How Plan to Sell Arik at a Paltry Amount Failed

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By Chinedu Eze

Former Vice-Chairman of Arik Air, Senator Anietie Okon has alleged that some interests in government had planned to take over Arik Air and sell it at a paltry amount.

Okon said the interest group took advantage of the financial distress of the airline occasioned by the crash of Nigeria’s economy and the resultant plunge of the value of the Naira.

The situation, he said, made it extremely difficult to obtain foreign exchange to run the airline, which has the largest fleet in the country, adding, the bad economy also affected some other companies in the country, which rely on forex to sustain their operations.

Okon observed that currently, no Nigerian airline is benefitting properly from the bilateral agreement Nigeria signed with other countries; rather the government has given away all the routes to foreign airlines at the detriment of Nigeria’s interest.

He remarked that the economic and social consequences of government of not supporting Arik and other airlines in the industry are what the country is experiencing today- job losses, the weakening of the value of naira etc. He recalled that Arik was selling tickets for international destinations in naira whereas foreign airlines continued to demand for dollars. Furthermore, he stated that Arik had 2,600 staff against the foreign airlines that have at most 10 Nigerian staff.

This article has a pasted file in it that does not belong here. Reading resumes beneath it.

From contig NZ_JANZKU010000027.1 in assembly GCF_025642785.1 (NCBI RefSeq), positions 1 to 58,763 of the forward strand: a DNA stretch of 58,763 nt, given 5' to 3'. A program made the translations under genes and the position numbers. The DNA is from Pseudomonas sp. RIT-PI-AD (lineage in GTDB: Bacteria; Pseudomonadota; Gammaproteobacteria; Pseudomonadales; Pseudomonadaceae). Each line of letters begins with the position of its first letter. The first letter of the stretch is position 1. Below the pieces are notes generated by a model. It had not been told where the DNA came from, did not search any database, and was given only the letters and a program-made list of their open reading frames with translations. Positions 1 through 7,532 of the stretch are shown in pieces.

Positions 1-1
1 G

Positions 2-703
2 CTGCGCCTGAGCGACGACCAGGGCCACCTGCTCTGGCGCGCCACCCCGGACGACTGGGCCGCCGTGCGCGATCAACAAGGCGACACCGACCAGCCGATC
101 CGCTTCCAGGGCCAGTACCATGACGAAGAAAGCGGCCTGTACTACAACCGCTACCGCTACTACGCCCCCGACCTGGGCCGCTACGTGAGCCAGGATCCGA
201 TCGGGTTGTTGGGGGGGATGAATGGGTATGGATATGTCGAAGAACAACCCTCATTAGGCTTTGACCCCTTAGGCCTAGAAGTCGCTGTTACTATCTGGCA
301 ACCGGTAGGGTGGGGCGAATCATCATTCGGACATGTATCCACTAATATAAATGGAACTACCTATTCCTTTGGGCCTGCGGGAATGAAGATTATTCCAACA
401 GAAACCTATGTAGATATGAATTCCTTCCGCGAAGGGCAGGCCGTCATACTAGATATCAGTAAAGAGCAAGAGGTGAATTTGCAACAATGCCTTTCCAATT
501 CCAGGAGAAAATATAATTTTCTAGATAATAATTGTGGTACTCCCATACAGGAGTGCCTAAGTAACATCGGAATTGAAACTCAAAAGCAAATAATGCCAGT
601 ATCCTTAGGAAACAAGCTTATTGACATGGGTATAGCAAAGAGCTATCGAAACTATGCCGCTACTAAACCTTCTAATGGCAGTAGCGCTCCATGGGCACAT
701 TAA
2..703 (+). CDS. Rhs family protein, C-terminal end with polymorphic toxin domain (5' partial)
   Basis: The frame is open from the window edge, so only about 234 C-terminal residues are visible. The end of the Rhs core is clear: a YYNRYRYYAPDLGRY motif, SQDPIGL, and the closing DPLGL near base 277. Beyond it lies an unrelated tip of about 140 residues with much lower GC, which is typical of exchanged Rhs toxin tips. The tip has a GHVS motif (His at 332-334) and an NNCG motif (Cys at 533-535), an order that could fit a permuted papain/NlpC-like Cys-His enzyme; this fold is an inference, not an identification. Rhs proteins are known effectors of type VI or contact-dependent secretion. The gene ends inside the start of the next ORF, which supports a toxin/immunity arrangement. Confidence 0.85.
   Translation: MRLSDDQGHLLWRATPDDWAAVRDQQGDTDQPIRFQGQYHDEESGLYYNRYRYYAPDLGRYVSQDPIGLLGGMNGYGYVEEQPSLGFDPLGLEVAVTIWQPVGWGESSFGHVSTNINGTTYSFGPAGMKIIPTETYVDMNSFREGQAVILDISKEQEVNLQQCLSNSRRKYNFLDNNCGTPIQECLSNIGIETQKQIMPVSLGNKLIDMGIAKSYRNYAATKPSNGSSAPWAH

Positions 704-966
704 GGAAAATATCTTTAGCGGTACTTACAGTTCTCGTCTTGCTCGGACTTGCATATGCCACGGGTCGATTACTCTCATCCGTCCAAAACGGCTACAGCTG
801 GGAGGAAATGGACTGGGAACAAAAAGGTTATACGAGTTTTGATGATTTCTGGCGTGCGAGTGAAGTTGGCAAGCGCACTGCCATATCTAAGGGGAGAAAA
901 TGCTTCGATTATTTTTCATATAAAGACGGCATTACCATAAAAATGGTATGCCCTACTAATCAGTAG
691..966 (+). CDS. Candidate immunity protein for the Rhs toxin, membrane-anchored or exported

According to him, in other societies, government would have stepped in to save the airline by providing it and others support, knowing that the economic problem was a national issue, but instead, it forcefully took Arik over and today the airline is operating at less than 40per cent of its capacity.

However, Okon noted that AMCON management is striving to keep the airline operating but at very low capacity, with most of the aircraft due for maintenance. He stated that at the 11th year of the airline, the former management had planned to bring in new aircraft from Boeing, the B737 MAX to take over from the existing ones while the later would go for proper maintenance.

He said this was supposed to be the fleet renewal strategy of the airline, as its desire was to maintain young fleet in its operations.

“The stakeholders are gearing for a rebirth of the airline. Eight aircraft are ripe for heavy checks. They are there parked and wasting away. They have degraded the maintenance culture of the company because we take the aircraft to European Aviation Safety Agency (EASA) rated maintenance facility, but we heard they now take them to Lithuania facility, where the maintenance cost is cheap but even at that, they cannot even pay for the aircraft they have taken out,” he said.

Senator Okon remarked: “The Nigerian government is always too willing to cut deals with foreign airlines and give our market away. Our country is losing so much for the selfish interest of a few.”